Dr. Cindy Shellito, University of Northern Colorado professor of meteorology, will deliver two seminars on climate change and women in STEM on April 15 in Hardin Hall.
Food and snacks will be provided at each event. The seminars are:
- “Penguins in the Mist: Tales of Transformations on an Antarctic Journey for Women in STEMM” will be at 9:30 a.m. April 15 in Hardin Hall 901.
Globally, women have the potential to bring something new to the table when it comes to making decisions about sustainability and environmental change. But what does it take to bring more women into the roles of decision makers? Homeward Bound (HB) is a major international initiative aimed at empowering women to step into leadership roles where they can make a difference. Specifically, the program supports women in STEMM in the areas of leadership development, strategic planning, and visibility, all in the context of the science of global climate change. Antarctica, one of the most fragile places on the planet, serves as the backdrop for this work in learning, connecting, and dreaming up ideas for a better world. In this talk you’ll get a peek at the HB professional development program and hear the story of the third HB journey to the Antarctic Peninsula in January 2019. You’ll see photos of penguins, whales, and icebergs, and hear stories about the women of HB and what they hope to do together. You’ll also learn how you can be a part of this as a scientist and/or as someone concerned about the future of the planet.
- “Adventures in Deciphering Weather and Climate Change in the Ecuadorian Andes” will be at 3:30 p.m. April 15 in Hardin Hall 901.
The paramo is a broad grassland above 3000 meters in elevation that stores rainwater for more than 300 thousand people in the city of Cuenca, Ecuador. Despite the importance of this region to the water supply, weather records only date back to 2013, so it is difficult to know whether perceived changes in rainfall are a threat to this region. Most weather and climate models inadequately capture patterns of atmospheric circulation in this region. In this talk, I share my experiences in Ecuador working with colleagues at the University of Cuenca to interpret weather observations from a new network of stations positioned along an altitudinal gradient from the city of Cuenca (2500 m) to the UNESCO Biosphere Reserve of El Cajas National Park (4400 m). As a first step, we measured lapse rates in this region to improve mapping of temperatures by models. Additional work has examined evaporation rates in the páramo and made attempts to use the Weather Research and Forecasting Model (WRF) to understand observed rainfall patterns. To expand meteorological expertise among scientists in the region, a part of my work also involved developing of a graduate course and a field camp in meteorology for young investigators and sharing teaching strategies with colleagues through seminars and workshops. Together, we developed an educational model that could be employed in other regions of the world to build expertise in understanding impacts of changing environments.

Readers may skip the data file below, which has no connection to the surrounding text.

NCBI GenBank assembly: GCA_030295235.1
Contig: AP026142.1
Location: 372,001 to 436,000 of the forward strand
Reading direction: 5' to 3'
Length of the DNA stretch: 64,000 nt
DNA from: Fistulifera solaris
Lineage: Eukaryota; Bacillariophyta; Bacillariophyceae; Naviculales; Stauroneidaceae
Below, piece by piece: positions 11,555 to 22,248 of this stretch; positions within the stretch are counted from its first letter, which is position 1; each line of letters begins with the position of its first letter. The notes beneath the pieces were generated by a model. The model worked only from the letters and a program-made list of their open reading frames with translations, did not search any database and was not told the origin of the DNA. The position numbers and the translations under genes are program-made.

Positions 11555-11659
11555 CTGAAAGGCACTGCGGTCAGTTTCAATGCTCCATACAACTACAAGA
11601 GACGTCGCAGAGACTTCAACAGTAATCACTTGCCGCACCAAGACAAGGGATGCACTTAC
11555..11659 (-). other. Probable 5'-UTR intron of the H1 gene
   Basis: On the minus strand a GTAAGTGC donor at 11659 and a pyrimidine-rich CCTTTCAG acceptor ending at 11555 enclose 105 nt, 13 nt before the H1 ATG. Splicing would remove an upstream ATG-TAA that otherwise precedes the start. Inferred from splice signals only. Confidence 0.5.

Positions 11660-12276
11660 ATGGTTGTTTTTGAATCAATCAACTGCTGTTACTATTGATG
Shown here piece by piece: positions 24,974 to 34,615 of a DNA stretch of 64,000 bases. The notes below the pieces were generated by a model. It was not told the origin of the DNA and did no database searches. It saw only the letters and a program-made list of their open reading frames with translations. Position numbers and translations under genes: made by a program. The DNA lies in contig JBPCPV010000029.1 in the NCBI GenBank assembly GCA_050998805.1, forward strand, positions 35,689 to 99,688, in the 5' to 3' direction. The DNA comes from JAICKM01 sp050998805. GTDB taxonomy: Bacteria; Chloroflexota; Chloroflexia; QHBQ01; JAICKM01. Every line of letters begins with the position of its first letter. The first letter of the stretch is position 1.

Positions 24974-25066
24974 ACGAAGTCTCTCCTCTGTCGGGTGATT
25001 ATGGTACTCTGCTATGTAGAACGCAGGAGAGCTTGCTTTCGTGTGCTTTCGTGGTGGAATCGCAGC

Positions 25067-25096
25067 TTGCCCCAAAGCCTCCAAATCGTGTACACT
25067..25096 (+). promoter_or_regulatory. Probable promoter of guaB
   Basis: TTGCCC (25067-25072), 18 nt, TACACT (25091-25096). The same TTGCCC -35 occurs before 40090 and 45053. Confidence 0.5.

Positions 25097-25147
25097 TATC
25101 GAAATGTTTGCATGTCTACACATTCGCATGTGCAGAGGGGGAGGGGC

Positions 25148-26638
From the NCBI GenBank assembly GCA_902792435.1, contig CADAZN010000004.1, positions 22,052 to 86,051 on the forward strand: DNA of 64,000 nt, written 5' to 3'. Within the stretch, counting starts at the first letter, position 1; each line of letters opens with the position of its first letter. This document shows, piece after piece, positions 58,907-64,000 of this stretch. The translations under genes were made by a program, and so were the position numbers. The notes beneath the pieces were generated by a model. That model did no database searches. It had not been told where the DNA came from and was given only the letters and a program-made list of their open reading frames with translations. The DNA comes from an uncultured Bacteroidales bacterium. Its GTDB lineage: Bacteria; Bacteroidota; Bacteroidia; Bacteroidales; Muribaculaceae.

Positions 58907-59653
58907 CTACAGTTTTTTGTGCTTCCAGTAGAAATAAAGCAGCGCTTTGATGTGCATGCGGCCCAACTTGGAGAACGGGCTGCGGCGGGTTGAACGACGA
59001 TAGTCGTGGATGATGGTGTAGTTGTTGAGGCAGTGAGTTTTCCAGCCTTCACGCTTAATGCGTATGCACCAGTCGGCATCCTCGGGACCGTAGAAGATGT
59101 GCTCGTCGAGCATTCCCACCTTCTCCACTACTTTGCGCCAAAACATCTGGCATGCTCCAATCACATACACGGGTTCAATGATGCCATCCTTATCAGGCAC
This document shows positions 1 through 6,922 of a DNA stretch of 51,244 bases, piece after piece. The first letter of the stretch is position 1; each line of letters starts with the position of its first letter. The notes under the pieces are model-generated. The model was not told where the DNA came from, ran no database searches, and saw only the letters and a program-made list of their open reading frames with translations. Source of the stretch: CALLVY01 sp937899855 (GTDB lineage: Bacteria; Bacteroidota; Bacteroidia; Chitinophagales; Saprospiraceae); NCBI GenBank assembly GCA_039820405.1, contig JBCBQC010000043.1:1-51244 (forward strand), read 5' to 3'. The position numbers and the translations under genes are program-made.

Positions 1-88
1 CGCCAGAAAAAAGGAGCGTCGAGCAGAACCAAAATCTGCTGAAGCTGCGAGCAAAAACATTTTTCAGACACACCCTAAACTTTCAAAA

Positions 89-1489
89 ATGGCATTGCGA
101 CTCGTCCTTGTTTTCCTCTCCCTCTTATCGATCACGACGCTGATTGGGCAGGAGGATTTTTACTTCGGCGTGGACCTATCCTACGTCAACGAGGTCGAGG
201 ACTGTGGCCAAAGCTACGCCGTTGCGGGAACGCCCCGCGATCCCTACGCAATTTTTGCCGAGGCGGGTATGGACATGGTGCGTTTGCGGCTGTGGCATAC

About the speaker
Cindy Shellito is passionate about engaging students in learning about climate change and inspiring them to seek ways to take action. Her doctorate focused on using numerical models to simulate warm climates in Earth’s deep past. Her work now focuses more on understanding the impacts of modern global warming and supporting women in science. In 2015, she was awarded a Fulbright grant that supported a six-month collaboration with colleagues in Ecuador where she taught meteorology and studied weather patterns in the Andes. She loves being outdoors, learning new languages, and finding ways to share her experiences through her writing.
Her visit is co-sponsored by the School of Natural Resources, the Graduate Student Association, and the Natural Resources Diversity and Inclusion committee.